A new generation of brain scanner can be worn like a helmet, allowing patients to move naturally while being scanned.
The device was created as part of a five-year Wellcome Trust funded project which aims to revolutionise human brain imaging. It was developed by researchers at the Sir Peter Mansfield Imaging Centre, The University of Nottingham and the Wellcome Trust Centre for Human Neuroimaging, UCL.
The researchers have demonstrated that the scanner can measure brain activity while people make natural movements, including nodding, stretching, drinking tea and even playing ping pong.
As well as being wearable, the magnetoencephalography (MEG) system is lightweight and more sensitive than other available brain scanner systems.
The researchers hope this new scanner will improve research and treatment for patients who can’t use traditional fixed MEG scanners, such as young children with epilepsy and patients with neurodegenerative disorders like Parkinson’s disease.
Dr Matt Brookes who leads the MEG work in Nottingham, where the prototype was built, said: “This new technology raises exciting new opportunities for a new generation of functional brain imaging.
“Being able to scan individuals while they move around offers new possibilities, for example, to measure brain function during real-world tasks, or genuine social interactions. This has significant potential for impact on our understanding of not only healthy brain function but also on a range of neurological, neurodegenerative and mental health conditions.”
Brain cells operate and communicate by producing electrical currents. These currents generate tiny magnetic fields that are detected outside the head and researchers can use MEG to map brain function by measuring these magnetic fields. This allows for a millisecond-by-millisecond picture of which parts of the brain are engaged when patients undertake different tasks, such as speaking or moving.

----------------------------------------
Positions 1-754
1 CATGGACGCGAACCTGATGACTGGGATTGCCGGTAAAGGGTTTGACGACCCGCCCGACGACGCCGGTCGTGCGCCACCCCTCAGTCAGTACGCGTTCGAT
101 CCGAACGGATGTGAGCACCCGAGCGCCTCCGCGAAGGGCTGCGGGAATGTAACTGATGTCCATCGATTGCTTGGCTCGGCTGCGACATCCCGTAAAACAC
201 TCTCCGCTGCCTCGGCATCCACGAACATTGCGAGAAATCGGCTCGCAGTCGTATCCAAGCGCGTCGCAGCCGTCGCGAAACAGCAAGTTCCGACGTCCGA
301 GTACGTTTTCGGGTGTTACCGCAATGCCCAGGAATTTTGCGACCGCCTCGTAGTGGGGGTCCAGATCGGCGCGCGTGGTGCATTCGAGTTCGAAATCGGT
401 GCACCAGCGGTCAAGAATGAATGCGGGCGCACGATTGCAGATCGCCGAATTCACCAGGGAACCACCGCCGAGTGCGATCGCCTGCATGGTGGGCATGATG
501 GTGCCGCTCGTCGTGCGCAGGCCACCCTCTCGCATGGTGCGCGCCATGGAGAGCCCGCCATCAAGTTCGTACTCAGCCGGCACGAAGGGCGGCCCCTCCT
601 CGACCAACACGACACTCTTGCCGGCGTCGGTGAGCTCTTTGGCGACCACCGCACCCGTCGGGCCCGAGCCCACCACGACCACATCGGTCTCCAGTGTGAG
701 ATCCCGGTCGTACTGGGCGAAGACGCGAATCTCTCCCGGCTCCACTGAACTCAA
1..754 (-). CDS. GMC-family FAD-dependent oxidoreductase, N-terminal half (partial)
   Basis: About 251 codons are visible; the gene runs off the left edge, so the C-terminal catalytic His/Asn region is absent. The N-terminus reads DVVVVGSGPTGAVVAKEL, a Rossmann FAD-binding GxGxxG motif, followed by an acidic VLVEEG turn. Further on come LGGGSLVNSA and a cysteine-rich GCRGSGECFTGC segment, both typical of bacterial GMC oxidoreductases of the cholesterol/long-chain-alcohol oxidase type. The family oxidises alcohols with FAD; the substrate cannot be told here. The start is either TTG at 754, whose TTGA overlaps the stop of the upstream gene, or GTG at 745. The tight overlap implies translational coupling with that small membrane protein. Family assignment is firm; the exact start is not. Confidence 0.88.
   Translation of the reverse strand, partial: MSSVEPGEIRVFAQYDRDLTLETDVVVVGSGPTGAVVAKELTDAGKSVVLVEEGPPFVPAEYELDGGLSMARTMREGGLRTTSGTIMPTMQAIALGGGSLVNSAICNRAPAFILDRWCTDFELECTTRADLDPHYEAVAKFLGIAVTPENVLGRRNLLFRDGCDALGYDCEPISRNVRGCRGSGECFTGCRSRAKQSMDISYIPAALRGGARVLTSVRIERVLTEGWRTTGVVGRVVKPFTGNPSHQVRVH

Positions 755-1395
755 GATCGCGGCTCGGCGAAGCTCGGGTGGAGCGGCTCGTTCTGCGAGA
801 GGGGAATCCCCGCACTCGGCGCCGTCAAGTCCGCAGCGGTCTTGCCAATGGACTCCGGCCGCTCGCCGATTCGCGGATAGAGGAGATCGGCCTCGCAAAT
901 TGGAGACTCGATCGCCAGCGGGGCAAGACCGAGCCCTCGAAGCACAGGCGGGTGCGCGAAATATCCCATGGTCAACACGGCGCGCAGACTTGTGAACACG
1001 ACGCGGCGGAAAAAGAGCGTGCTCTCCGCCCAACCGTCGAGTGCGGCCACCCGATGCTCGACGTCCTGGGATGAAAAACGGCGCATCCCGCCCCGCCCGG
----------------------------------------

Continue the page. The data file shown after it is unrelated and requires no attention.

Current MEG scanners are large and weigh around half a tonne. This is because the sensors used to measure the brain’s magnetic field need to be kept at -269°C, which requires a large amount of cooling technology. The also require patients to be very still while being scanned as even a movement of 5mm can make the images unusable.
The researchers solved these problems for their brain scanning helmet by scaling down the technology and taking advantage of new ‘quantum’ sensors that could be mounted in a 3D-printed prototype helmet. As the new sensors are very light and can work at room temperature they can be placed directly onto the scalp surface. Positioning the sensors much closer to the brain increases the amount of signal that they can pick up.
The lightweight nature of the new scanner also means that, for the first time, subjects can move their heads during the scanning. However, the quantum sensors will only operate in this way when the Earth’s magnetic field has been reduced by a factor of around 50,000. To solve this problem, the research team developed special electromagnetic coils, which helped to reduce the Earth’s field around the scanner. These coils were designed specifically to sit either side of the subject, and close to the walls of the room, to ensure that the scanner environment is not claustrophobic.
The scanner is based on helmets that can be made to fit anyone who needs to be scanned. Following the success of their prototype system, the researchers are now working towards new helmet styles, which will have the appearance of a bicycle helmet and will be suitable for all ages and head sizes.